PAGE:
The Emperor Theodore - His Rise and Conquests - His Army and Administration - Causes of his Fall - His Personal Appearance and Character - His Household and Private Life...
Lij Kassa, better known as the Emperor Theodore, was born in Kouara about the year 1818. His father was a noble of Abyssinia, and his uncle, the celebrated Dejatch Comfou, had for many years governed the provinces of Dembea, Kouara, Tschelga, &c. On the death of his uncle he was appointed by Ras Ali's mother, Waizero Menen, governor of Kouara; but, dissatisfied with that post, which left but little scope for his ambition, he threw off his allegiance, and occupied Dembea as a rebel. Several generals were sent to chastise the young soldier; but he either eluded their pursuit or defeated their forces. However, on the solemn promise that he would, be well received, he repaired to the camp of Ras Ali. This kind-hearted but weak ruler thought to attach to his cause the brave chieftain, and to accomplish that object gave him his daughter Tawavitch (she is beautiful). Lij Kassa returned to Kouara, and for a time remained faithful to his sovereign. He made several plundering expeditions in the low lands, carried fire and sword into the Arab huts, and always returned from these excursions bringing with him hordes of cattle, prisoners, and slaves.
The successes of Kassa, the courage he manifested on all occasions, the abstemious life he led, and the favour he showed to all who served his cause, soon collected around him a band of hardy and reckless followers. Being ambitious, he now formed the project of carving out an empire for himself in the fertile plains he had so often devastated. Educated in a convent, he had not only studied theological subjects, but made himself conversant with the mystic Abyssinian history. His early education always exercised great influence on his after-life, giving to his intercourse with others a religious character, and impressed vividly upon his mind the idea that the Mussulman race having for centuries encroached on the Christian land, it should be the aim of his life to re-establish the old Ethiopian empire. Urged on, therefore, both by ambition and fanaticism, he advanced in the direction of Kedaref at the head of 16,000 warriors; but he had soon to learn the immense superiority of a small number of well-armed and well-trained troops over large but undisciplined bodies of men. Near Kedaref he came in sight of his mortal foes the Turks, a mere handful of irregulars; yet they were too much for him: for the first time, defeated and disheartened, he had, for a while, to abandon his long-cherished scheme.
Instead of returning to the seat of his government, he was obliged, on account of a severe wound received during the fight, to halt on the frontier of Dembea. From his camp he informed his mother-in-law of his condition, and requested that she would send him a cow - the fee required by the Abyssinian doctor. Waizero Menen, who had always hated Kassa, now took advantage of his fallen condition to humble his pride still more; she sent him, instead of the cow, a small piece of meat with an insulting message. Near the couch of the wounded chieftain sat the brave companion who had shared his fortunes, the wife whom he loved. On hearing the sneering message of the Queen, her fiery Galla blood flamed with indignation. She rose and told Kassa that she loved the brave but abhorred the coward; and she could not remain any longer by his side if, after such an insult, he did not revenge it in blood. Her passionate words fell upon willing ears; vengeance filled the heart of Kassa, and as soon as he had sufficiently recovered he returned to Kouara and openly proclaimed his independence.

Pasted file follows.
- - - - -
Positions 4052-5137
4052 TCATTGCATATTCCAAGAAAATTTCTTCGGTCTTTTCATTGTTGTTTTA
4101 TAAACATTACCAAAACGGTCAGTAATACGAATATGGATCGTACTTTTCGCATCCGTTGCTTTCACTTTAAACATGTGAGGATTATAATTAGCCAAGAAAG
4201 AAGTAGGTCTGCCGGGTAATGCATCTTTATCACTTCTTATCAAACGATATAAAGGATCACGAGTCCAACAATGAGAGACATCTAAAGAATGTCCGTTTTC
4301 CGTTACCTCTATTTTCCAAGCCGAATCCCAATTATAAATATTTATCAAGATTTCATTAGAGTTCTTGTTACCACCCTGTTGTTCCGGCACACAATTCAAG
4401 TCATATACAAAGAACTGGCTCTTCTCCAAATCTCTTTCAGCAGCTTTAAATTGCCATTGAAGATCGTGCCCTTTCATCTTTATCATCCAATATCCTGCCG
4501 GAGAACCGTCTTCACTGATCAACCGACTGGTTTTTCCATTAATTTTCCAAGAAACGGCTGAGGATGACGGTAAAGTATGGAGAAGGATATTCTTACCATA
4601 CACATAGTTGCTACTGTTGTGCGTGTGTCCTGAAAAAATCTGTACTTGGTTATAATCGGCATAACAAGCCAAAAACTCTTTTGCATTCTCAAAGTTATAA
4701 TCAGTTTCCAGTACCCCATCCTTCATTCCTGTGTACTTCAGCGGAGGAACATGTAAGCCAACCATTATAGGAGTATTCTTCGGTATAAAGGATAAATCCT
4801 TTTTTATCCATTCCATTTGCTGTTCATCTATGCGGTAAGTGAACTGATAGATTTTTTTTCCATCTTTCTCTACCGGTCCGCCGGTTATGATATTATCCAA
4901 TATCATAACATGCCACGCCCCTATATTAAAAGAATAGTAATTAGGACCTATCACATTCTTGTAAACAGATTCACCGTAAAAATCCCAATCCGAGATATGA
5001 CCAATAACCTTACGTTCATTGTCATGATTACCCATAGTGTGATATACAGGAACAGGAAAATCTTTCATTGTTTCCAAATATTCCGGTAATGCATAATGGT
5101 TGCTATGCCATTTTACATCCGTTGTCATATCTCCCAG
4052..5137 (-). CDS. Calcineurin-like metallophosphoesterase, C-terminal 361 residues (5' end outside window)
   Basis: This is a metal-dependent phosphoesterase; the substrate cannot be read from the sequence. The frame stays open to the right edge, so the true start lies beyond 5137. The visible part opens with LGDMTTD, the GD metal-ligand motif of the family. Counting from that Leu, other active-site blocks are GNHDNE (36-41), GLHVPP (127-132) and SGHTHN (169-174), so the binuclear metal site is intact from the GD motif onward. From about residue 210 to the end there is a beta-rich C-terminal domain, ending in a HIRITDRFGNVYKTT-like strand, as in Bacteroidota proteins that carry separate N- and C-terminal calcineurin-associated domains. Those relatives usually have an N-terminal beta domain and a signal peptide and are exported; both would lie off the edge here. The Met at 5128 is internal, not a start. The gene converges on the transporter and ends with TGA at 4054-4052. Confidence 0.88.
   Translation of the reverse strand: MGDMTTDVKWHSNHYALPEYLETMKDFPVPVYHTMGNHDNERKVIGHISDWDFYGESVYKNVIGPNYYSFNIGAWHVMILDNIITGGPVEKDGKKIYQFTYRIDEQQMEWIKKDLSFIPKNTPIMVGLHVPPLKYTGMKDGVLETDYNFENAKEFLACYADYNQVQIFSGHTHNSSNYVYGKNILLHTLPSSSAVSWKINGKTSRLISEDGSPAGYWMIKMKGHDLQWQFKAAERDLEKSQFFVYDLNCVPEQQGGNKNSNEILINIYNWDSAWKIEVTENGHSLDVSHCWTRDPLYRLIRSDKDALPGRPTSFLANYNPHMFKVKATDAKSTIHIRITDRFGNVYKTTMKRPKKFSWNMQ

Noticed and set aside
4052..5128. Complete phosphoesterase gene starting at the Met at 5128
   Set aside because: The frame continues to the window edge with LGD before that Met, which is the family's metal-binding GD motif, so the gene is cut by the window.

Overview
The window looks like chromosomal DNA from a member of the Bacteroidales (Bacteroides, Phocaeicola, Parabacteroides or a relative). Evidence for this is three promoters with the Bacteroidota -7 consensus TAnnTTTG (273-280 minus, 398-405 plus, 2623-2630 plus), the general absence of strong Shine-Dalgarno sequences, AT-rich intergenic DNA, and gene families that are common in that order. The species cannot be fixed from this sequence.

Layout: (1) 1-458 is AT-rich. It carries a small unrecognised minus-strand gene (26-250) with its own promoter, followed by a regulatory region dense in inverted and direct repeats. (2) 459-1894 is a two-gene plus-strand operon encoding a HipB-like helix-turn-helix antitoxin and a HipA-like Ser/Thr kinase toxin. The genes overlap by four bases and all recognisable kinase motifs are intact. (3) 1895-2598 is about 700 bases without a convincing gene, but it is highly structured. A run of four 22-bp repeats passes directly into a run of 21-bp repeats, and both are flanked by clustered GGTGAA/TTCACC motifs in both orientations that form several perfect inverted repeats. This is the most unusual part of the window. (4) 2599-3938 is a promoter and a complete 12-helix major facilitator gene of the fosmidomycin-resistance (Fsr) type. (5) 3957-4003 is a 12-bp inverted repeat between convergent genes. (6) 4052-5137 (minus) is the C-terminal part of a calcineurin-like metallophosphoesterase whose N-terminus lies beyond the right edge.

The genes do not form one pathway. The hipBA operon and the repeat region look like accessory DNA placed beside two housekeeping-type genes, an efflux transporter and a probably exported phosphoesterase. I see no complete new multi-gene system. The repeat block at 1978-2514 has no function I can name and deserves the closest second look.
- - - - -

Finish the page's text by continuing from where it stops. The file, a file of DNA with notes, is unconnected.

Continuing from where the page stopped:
For the second time Ras Ali called him to his court; but the summons met with a stern refusal. Several generals were sent to enforce the command, but the young soldier easily routed these courtiers; whilst their followers, charmed with Kassa's insinuating manners and dazzled by his splendid promises, almost to a man enrolled themselves under his standard. His wife again exerted her influence, showing him how easily he might secure for himself the supreme power, and, as he hesitated, again threatened to leave him. Kassa resisted no longer; he advanced into Godjam, and carried all before him. The battle of Djisella, fought in 1853, decided the fate of Ras Ali. His army had been but for a short time engaged when, panic-stricken, the Ras left the field with a body of 500 horse, leaving the rest of his large host to swell the ranks of the conqueror. Victory followed victory, and after a few years, from Shoa to Metemma, from Godjam to Bogos, all feared and obeyed the commands of the Emperor Theodore; for under that name he desired to be crowned, after he had by the battle of Deraskie, fought in February, 1855, subdued Tigre, and conquered his most formidable opponent, Dejatch Oubie.
Shortly after the battle of Deraskie, Theodore turned his victorious arms against the Wallo Gallas, possessed himself of Magdala, and ravaged and destroyed so completely the rich Galla plain that many of the chiefs joined his ranks, and fought against their own countrymen. He had now not only avenged the long-oppressed Christians, so often victims of the Galla inroads, but curbed for a long time the haughty spirit of these clans. At the height of success, he lost his brave and loving wife. He felt the cruel blow deeply. She had been his faithful counsellor, the companion of his adventures, the being he most loved; and he cherished her memory while he lived. In 1866, when one of his artisans almost forced himself into his presence to request permission for me to remain a few days near the man's dying wife, Theodore bent his head, and wept at the remembrance of his own wife whom he had so deeply loved.